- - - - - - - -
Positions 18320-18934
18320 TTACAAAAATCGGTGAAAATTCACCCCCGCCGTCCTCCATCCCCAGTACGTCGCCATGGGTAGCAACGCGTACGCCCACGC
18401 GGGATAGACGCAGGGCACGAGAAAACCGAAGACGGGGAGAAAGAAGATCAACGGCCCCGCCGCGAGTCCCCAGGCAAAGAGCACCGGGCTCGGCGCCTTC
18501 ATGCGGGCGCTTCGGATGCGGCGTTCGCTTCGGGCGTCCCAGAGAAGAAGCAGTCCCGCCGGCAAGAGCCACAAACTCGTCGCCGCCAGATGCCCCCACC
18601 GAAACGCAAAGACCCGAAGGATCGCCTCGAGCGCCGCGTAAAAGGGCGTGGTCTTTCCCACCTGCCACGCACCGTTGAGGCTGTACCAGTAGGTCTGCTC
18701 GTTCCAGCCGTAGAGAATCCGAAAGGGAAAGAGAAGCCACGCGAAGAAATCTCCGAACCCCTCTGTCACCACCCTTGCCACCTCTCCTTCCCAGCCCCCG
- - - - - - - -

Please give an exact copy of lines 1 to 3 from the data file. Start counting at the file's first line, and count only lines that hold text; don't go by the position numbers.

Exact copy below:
Positions 18320-18934
18320 TTACAAAAATCGGTGAAAATTCACCCCCGCCGTCCTCCATCCCCAGTACGTCGCCATGGGTAGCAACGCGTACGCCCACGC
18401 GGGATAGACGCAGGGCACGAGAAAACCGAAGACGGGGAGAAAGAAGATCAACGGCCCCGCCGCGAGTCCCCAGGCAAAGAGCACCGGGCTCGGCGCCTTC